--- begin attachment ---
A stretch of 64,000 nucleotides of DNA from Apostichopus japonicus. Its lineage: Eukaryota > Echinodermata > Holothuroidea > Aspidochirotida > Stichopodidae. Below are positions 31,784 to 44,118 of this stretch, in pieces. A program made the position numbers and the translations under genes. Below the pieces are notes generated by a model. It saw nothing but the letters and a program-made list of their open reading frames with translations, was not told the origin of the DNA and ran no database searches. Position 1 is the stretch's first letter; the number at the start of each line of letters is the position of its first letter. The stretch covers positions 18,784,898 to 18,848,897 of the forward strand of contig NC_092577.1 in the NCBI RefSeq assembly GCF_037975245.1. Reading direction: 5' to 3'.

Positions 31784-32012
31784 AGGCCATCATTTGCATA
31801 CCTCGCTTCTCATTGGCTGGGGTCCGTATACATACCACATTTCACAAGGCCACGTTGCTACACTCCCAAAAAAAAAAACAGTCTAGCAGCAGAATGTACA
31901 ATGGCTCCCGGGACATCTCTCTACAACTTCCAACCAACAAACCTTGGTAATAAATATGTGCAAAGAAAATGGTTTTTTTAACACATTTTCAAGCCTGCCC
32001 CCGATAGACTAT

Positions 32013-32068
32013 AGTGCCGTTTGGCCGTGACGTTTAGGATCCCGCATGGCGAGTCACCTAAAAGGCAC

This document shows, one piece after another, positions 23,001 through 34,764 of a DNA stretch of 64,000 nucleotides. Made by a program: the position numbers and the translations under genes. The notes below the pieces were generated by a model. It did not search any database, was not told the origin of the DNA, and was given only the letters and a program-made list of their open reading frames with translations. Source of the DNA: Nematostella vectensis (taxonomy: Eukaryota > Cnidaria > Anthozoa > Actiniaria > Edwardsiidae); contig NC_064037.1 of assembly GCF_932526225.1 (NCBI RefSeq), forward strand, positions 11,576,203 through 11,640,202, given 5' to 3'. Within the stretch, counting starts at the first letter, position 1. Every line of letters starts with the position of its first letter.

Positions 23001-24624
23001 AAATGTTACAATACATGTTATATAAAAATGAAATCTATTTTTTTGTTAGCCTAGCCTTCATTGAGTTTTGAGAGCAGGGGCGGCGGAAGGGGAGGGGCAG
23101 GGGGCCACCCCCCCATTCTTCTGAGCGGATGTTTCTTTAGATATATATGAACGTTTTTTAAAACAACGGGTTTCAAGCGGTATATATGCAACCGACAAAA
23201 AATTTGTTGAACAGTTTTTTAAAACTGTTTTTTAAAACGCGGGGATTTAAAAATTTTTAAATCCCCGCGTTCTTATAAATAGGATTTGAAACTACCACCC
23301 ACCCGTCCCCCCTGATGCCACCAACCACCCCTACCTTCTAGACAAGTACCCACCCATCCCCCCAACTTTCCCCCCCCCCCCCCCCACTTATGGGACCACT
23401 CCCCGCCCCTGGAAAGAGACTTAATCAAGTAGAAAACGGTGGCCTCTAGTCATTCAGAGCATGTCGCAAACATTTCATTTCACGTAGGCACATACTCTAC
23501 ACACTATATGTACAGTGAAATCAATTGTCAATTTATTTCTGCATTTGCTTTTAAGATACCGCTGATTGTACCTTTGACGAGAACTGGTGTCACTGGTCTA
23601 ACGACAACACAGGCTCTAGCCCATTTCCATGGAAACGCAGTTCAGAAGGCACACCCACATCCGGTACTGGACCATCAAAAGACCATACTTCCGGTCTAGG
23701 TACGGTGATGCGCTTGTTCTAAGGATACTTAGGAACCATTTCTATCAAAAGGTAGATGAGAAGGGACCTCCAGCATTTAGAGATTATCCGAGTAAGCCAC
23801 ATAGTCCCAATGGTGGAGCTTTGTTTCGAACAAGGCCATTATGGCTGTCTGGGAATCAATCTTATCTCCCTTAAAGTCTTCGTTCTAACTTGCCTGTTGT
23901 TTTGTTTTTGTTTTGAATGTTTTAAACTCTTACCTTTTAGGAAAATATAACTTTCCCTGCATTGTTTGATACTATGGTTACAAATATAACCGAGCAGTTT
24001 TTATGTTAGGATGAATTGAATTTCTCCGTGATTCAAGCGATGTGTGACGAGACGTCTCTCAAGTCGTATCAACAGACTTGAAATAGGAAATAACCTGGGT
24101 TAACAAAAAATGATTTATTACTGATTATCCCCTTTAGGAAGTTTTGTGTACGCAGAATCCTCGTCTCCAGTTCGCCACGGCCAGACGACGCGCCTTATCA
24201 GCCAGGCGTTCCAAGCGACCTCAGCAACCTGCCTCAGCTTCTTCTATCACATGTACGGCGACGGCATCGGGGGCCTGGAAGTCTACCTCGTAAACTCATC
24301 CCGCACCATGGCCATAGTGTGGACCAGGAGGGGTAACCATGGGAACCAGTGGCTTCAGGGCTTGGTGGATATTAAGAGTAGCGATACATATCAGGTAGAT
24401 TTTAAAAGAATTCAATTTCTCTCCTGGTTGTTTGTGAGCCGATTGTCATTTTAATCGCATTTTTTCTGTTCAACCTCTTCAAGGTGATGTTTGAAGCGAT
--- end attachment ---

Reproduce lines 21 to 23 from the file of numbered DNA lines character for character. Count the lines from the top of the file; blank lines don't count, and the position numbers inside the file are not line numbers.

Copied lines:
24001 TTATGTTAGGATGAATTGAATTTCTCCGTGATTCAAGCGATGTGTGACGAGACGTCTCTCAAGTCGTATCAACAGACTTGAAATAGGAAATAACCTGGGT
24101 TAACAAAAAATGATTTATTACTGATTATCCCCTTTAGGAAGTTTTGTGTACGCAGAATCCTCGTCTCCAGTTCGCCACGGCCAGACGACGCGCCTTATCA
24201 GCCAGGCGTTCCAAGCGACCTCAGCAACCTGCCTCAGCTTCTTCTATCACATGTACGGCGACGGCATCGGGGGCCTGGAAGTCTACCTCGTAAACTCATC